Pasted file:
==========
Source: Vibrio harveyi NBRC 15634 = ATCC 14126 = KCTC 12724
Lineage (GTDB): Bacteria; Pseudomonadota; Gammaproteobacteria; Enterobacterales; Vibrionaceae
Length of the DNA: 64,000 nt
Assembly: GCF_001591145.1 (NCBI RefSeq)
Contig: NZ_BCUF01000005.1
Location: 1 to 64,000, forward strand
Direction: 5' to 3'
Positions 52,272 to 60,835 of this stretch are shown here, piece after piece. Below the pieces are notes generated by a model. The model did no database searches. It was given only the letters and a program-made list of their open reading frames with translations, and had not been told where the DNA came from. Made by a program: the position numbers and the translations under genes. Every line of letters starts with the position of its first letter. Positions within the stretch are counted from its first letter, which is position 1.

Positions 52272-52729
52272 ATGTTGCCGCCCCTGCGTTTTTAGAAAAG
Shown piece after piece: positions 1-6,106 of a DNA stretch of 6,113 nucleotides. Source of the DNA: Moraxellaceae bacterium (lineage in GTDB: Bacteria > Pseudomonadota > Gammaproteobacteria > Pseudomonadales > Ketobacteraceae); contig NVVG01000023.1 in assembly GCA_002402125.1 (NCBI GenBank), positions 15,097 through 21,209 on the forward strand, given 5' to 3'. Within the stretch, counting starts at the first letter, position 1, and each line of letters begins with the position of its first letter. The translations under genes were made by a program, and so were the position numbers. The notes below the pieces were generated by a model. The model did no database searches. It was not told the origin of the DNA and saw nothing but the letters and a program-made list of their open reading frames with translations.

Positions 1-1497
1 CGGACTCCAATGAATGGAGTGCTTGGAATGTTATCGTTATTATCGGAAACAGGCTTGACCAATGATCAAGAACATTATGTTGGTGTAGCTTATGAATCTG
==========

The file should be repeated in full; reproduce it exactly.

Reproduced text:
Source: Vibrio harveyi NBRC 15634 = ATCC 14126 = KCTC 12724
Lineage (GTDB): Bacteria; Pseudomonadota; Gammaproteobacteria; Enterobacterales; Vibrionaceae
Length of the DNA: 64,000 nt
Assembly: GCF_001591145.1 (NCBI RefSeq)
Contig: NZ_BCUF01000005.1
Location: 1 to 64,000, forward strand
Direction: 5' to 3'
Positions 52,272 to 60,835 of this stretch are shown here, piece after piece. Below the pieces are notes generated by a model. The model did no database searches. It was given only the letters and a program-made list of their open reading frames with translations, and had not been told where the DNA came from. Made by a program: the position numbers and the translations under genes. Every line of letters starts with the position of its first letter. Positions within the stretch are counted from its first letter, which is position 1.

Positions 52272-52729
52272 ATGTTGCCGCCCCTGCGTTTTTAGAAAAG
Shown piece after piece: positions 1-6,106 of a DNA stretch of 6,113 nucleotides. Source of the DNA: Moraxellaceae bacterium (lineage in GTDB: Bacteria > Pseudomonadota > Gammaproteobacteria > Pseudomonadales > Ketobacteraceae); contig NVVG01000023.1 in assembly GCA_002402125.1 (NCBI GenBank), positions 15,097 through 21,209 on the forward strand, given 5' to 3'. Within the stretch, counting starts at the first letter, position 1, and each line of letters begins with the position of its first letter. The translations under genes were made by a program, and so were the position numbers. The notes below the pieces were generated by a model. The model did no database searches. It was not told the origin of the DNA and saw nothing but the letters and a program-made list of their open reading frames with translations.

Positions 1-1497
1 CGGACTCCAATGAATGGAGTGCTTGGAATGTTATCGTTATTATCGGAAACAGGCTTGACCAATGATCAAGAACATTATGTTGGTGTAGCTTATGAATCTG